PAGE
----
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Help your brain form productive habits

From not being able to roll out of bed to jumping out of it before dawn to do some early-morning meditation? From being horrible at keeping up with friends to updating each other weekly? Whatever habits you’ve been wanting to have, it’s not too late. The magic word here: neuroplasticity.

Got to love that brain

Neuroplasticity is, in short, awesome.

It is a remarkable ability of our brain to form new neural pathways regardless of age. Although it might take more time compared to our childhood and teenage years, we are definitely capable of learning new skills and forming new habits at literally any age. In other words, it’s definitely good news for all those old dogs who’ve been discouraged from learning new tricks!

So your brain is certainly capable of changing. Now, are you willing?

Neuroplasticity invites us to ask a potentially irritating but important question: what are the habits, the conditions in which you work productively or simply function better as a human being? What are the ways you’d like to change your routine? The habits you’d like to form? Whatever it is – hydrating more, going to bed early, exercising in the morning – neuroplasticity has your back. And there are several tips that can help you put your action plan, well, into action.

Help your brain help you

Let’s look into three simple tips and one factor that ties everything together.

Create a system of accountability. Depending on the habit you’re trying to form, think of finding a partner in your quest. Check on each other and encourage each other. For example, a weekly update on how that quest is going can be good opportunity to reflect on what may be inhibiting your progress (if anything, it can be a good opportunity to laugh at yourself for having thought that progress would be quicker).

Establish  a healthy reward system (‘healthy’ is key). Reward yourself for a substantial task accomplished (‘substantial’ is key). Basically, an hour of Netflix for each page written might be a bit of a stretch, but small rewards shouldn’t mess with your ego too much.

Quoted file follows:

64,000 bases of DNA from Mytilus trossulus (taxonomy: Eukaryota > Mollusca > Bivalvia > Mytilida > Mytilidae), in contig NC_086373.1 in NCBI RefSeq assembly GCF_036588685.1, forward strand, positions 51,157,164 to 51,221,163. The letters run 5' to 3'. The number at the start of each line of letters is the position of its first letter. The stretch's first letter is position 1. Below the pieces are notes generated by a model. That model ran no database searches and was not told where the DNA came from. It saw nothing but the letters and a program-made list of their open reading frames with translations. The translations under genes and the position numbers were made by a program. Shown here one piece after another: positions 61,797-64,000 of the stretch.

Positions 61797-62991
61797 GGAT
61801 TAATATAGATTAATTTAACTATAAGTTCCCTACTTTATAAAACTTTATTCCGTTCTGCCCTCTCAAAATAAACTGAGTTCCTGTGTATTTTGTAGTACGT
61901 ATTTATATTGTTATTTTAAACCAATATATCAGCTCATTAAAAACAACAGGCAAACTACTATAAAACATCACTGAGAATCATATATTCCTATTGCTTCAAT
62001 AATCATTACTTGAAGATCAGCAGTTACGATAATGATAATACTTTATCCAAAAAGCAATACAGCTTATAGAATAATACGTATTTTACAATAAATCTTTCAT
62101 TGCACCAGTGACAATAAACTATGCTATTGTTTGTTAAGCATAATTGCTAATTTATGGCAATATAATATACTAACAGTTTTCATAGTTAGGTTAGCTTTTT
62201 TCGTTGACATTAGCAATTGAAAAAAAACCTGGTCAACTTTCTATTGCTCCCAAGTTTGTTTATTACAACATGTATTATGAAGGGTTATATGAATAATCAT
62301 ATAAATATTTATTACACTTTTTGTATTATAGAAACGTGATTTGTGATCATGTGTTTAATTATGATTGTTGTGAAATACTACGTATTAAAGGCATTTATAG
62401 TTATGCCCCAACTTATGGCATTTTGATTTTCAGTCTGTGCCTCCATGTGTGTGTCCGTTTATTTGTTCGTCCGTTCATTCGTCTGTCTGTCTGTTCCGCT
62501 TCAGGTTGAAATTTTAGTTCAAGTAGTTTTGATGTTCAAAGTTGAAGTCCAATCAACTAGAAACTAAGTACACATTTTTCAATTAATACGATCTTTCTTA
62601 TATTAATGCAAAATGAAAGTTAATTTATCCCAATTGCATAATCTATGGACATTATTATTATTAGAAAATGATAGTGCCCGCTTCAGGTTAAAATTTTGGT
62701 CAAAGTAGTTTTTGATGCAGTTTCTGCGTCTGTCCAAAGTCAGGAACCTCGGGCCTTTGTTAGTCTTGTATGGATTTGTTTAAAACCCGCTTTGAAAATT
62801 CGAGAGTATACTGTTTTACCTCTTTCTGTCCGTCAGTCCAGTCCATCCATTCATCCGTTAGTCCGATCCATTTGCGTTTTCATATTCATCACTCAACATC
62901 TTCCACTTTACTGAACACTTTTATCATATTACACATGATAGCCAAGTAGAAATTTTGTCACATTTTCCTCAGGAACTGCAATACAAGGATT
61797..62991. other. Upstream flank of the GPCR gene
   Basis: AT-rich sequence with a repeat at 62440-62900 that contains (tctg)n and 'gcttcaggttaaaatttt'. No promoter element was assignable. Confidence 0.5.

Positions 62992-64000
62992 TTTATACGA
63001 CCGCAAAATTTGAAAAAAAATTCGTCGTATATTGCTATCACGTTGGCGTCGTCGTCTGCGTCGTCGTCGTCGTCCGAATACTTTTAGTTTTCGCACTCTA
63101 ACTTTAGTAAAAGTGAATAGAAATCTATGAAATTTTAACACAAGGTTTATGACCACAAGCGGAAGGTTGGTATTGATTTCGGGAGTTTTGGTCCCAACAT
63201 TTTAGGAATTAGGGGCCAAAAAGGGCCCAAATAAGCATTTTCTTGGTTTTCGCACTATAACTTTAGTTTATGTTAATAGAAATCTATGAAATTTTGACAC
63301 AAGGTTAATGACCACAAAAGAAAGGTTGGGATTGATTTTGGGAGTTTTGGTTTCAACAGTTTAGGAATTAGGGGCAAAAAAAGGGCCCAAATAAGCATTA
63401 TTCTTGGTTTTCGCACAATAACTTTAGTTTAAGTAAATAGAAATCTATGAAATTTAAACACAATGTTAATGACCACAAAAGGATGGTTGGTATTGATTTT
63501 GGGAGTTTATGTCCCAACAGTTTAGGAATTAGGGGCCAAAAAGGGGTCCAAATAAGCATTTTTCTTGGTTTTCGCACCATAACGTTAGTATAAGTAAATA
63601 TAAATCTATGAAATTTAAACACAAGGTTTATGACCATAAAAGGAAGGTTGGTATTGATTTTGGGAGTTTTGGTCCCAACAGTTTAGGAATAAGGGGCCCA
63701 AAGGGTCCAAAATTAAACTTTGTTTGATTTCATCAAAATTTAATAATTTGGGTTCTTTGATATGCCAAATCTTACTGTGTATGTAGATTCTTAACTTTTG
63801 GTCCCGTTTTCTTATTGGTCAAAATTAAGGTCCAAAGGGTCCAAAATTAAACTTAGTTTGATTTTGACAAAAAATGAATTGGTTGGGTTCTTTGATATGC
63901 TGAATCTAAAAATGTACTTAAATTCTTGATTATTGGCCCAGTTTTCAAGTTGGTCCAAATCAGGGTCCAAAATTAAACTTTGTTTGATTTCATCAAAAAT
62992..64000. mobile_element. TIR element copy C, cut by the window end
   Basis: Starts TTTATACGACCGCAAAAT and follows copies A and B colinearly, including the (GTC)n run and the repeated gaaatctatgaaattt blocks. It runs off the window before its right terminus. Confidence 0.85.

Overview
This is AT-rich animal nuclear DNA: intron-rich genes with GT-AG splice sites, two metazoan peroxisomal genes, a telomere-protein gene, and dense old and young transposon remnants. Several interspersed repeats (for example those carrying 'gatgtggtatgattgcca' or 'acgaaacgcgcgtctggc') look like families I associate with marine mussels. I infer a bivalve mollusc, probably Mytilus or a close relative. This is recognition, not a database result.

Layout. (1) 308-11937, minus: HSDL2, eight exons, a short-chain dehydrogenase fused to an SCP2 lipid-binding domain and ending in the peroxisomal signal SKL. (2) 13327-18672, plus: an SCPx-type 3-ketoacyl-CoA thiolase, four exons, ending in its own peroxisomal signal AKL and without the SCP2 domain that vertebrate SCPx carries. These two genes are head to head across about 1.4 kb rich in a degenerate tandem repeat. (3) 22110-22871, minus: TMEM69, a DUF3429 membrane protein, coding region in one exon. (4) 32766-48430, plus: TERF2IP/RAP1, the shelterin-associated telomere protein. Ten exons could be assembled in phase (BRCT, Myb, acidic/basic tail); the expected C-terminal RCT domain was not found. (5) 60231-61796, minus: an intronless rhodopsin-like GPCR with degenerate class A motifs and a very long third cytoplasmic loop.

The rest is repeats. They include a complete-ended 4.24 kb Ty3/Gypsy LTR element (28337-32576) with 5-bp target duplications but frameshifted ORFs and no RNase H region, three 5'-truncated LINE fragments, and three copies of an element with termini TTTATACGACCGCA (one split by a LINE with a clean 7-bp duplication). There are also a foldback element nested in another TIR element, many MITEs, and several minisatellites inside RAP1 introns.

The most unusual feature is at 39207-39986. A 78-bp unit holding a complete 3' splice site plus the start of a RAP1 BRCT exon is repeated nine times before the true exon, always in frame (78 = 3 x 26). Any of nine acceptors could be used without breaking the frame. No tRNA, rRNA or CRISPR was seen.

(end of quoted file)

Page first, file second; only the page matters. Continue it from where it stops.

Remove temptations, get rid of distractions: surely you’ve heard about this one. From keeping your desk uncluttered, your fridge junk-food-less, to closing all those 20 tabs on your browser (it’s time to admit to yourself you’re not gonna watch that TED talk you’ve been saving for weeks). By simply asking “OK, what are the potential obstacles to me sticking to my new habit?” and then eliminating at least some of those obstacles you can help your neurons make that new pathway more quickly.

Finally, we’ve reached the Big Thing, the Real Deal.

In the end, it’s very much about internal motivation. Research shows that, not surprisingly, we are more likely to achieve a behavioral goal when that goal is determined by us, and doesn’t stem so much from external pressure. As so many fitness trainers ask, what is your reason behind doing this? What is it that you’re trying to achieve? Find your reason and remind yourself of it.

If you can clearly imagine the benefits this new habit will bring to your life, and if you already have that motivation, you’re sort of halfway done. The second half is definitely a lot of work, but remember: your own neurons are cheering for you!

Let’s all get equipped and go form some productive habits. And then reward ourselves with a Netflix marathon, of course.

By Justina Poskeviciute

Justina is an awesome writer living in Budapest.

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